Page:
In our adult bible class on Sunday mornings we're studying the book of Revelation. The book guiding us through the study is Michael Gorman's Reading Revelation Responsibly.
What does Gorman mean by "responsibly"?
Well, Gorman means couple of things. First, a responsible reading of Revelation is going to avoid the end times, Left Behind nonsense you find in many Christian churches. Second, a responsible reading of Revelation is going to have a proper understanding of the violent imagery of the book.
Revelation is a violent book. Lots of blood and destruction. But Gorman's argument (and many others have also made this argument) is that the violent imagery of Revelation has to be read through the central image of the Agnus Dei--the Lamb that was Slain--found in Revelation 4-5. The War of the Lamb against the Dragon and the Beasts is fought through the self-giving of the cross.
Then I saw a scroll in the right hand of the one who was sitting on the throne. There was writing on the inside and the outside of the scroll, and it was sealed with seven seals. And I saw a strong angel, who shouted with a loud voice: “Who is worthy to break the seals on this scroll and open it?” But no one in heaven or on earth or under the earth was able to open the scroll and read it.As John weeps in heaven he is told that the Lion of the tribe of Judah, the heir to David's throne, has "won the victory." It's militant imagery. But when John turns to look at the Lion he sees something quite different.
Then I began to weep bitterly because no one was found worthy to open the scroll and read it. But one of the twenty-four elders said to me, “Stop weeping! Look, the Lion of the tribe of Judah, the heir to David’s throne, has won the victory. He is worthy to open the scroll and its seven seals.”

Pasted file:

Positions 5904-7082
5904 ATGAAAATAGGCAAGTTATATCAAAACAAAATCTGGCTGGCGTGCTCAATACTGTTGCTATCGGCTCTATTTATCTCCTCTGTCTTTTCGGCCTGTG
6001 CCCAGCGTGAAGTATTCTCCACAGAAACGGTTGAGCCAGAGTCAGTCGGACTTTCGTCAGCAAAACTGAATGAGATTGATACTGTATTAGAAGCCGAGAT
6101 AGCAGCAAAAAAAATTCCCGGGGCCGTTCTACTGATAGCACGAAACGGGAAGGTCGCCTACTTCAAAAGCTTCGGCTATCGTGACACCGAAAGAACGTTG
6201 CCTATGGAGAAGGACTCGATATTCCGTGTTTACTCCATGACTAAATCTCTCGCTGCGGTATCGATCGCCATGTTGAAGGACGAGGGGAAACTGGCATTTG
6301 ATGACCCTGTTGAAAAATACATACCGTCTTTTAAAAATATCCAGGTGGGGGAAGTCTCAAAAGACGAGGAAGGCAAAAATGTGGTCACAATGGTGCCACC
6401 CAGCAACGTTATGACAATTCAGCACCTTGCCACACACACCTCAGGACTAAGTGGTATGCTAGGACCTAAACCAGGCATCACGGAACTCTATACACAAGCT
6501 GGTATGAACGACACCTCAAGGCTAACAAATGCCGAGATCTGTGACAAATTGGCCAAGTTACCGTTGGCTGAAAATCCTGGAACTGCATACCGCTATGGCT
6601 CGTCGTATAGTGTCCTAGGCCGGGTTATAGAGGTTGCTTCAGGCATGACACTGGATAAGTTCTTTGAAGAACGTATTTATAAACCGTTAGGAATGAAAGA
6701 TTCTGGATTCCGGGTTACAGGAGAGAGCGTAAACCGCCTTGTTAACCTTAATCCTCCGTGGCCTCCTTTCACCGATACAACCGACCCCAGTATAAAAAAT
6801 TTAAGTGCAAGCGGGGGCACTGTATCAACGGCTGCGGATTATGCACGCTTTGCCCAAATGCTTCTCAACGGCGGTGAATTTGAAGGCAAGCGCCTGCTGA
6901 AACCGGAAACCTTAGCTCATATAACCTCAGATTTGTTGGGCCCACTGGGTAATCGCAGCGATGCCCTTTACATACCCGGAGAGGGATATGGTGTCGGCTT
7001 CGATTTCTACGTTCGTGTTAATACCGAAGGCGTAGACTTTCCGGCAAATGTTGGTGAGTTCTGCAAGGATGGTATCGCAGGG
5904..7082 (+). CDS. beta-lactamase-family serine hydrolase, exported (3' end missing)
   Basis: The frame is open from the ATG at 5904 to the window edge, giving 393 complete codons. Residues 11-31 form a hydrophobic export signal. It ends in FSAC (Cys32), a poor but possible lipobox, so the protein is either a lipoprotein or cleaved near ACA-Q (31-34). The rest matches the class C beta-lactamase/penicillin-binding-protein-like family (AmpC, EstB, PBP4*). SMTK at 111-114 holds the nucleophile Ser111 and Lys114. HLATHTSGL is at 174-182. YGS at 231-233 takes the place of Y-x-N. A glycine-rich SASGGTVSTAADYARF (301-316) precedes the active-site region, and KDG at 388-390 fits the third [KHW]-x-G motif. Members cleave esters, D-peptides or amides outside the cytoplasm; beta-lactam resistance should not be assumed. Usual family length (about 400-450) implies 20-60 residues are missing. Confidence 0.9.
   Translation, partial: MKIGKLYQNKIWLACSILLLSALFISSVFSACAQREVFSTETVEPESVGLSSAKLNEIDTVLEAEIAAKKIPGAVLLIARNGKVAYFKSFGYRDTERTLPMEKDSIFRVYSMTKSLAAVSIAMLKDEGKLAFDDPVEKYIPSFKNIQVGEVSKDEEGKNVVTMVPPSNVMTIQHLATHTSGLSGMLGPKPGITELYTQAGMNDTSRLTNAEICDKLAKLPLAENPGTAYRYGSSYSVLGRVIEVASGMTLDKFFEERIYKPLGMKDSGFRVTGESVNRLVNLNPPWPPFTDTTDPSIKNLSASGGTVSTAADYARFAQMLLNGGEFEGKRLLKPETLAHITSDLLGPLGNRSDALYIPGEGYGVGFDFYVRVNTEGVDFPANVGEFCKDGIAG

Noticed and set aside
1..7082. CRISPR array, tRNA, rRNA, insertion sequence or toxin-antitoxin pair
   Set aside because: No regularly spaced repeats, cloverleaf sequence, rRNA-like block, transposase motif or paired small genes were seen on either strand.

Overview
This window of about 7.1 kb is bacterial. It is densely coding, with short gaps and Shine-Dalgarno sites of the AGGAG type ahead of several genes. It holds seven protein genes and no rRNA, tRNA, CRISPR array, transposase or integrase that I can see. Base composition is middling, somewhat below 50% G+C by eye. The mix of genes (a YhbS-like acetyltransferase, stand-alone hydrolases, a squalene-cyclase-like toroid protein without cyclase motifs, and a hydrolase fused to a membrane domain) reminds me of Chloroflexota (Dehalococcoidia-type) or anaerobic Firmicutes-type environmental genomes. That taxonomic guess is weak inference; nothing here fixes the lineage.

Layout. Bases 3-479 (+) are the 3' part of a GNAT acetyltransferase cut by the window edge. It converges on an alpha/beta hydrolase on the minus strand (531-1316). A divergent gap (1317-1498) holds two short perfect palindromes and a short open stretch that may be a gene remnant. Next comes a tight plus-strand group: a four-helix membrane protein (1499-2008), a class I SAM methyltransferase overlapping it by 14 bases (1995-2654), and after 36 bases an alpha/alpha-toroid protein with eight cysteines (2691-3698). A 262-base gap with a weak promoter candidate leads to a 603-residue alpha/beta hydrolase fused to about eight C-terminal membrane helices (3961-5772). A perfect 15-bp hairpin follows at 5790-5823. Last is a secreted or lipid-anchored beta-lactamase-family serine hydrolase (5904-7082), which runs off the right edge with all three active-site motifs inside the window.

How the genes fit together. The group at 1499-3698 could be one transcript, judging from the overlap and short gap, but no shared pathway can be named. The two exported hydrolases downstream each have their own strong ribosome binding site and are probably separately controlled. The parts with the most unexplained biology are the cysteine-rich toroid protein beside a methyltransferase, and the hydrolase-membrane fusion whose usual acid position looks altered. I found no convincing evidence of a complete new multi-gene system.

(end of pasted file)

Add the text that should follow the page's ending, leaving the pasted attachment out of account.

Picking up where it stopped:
Then I saw a Lamb that looked as if it had been slaughtered...The Lamb comes forward to take the scroll and all of heaven breaks out in song.
And they sang a new song with these words:Any reading of the violence of Revelation has to read that violence through the image of the Lamb that was Slain. God's victory over evil was accomplished not by force of arms but through the crucifixion of Jesus of Nazareth. Consequently, when the saints, the Followers of the Lamb, are depicted in Revelation they are found to be conforming to the Lamb's non-violent method of battle. For example:
“You are worthy to take the scroll
and break its seals and open it.
For you were slaughtered, and your blood has ransomed people for God
from every tribe and language and people and nation.
And you have caused them to become
a Kingdom of priests for our God.
And they will reign on the earth.”
Then I looked again, and I heard the voices of thousands and millions of angels around the throne and of the living beings and the elders. And they sang in a mighty chorus:
“Worthy is the Lamb who was slaughtered—
to receive power and riches
and wisdom and strength
and honor and glory and blessing.”
And then I heard every creature in heaven and on earth and under the earth and in the sea. They sang:
“Blessing and honor and glory and power
belong to the one sitting on the throne
and to the Lamb forever and ever.”
Revelation 12.7-12Again, we have the militant imagery--there was "a war in heaven." But notice how the faithful fight this "war." The faithful defeat the Dragon "by the blood of the Lamb." Their weapon isn't a sword but "their testimony." And rather than kill, the faithful are martyred--"they did not love their lives so much that they were afraid to die."